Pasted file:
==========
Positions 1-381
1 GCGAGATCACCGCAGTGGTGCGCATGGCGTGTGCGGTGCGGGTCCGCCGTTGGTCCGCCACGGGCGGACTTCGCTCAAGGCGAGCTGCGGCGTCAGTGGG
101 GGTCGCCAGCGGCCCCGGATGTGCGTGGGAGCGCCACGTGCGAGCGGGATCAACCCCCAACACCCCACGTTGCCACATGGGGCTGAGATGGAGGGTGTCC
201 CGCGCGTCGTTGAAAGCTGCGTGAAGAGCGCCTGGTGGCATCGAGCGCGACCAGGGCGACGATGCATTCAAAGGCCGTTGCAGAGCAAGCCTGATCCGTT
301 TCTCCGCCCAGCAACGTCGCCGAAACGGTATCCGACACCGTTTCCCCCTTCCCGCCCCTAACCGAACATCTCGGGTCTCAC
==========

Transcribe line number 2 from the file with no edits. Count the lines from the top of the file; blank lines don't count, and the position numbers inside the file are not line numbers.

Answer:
1 GCGAGATCACCGCAGTGGTGCGCATGGCGTGTGCGGTGCGGGTCCGCCGTTGGTCCGCCACGGGCGGACTTCGCTCAAGGCGAGCTGCGGCGTCAGTGGG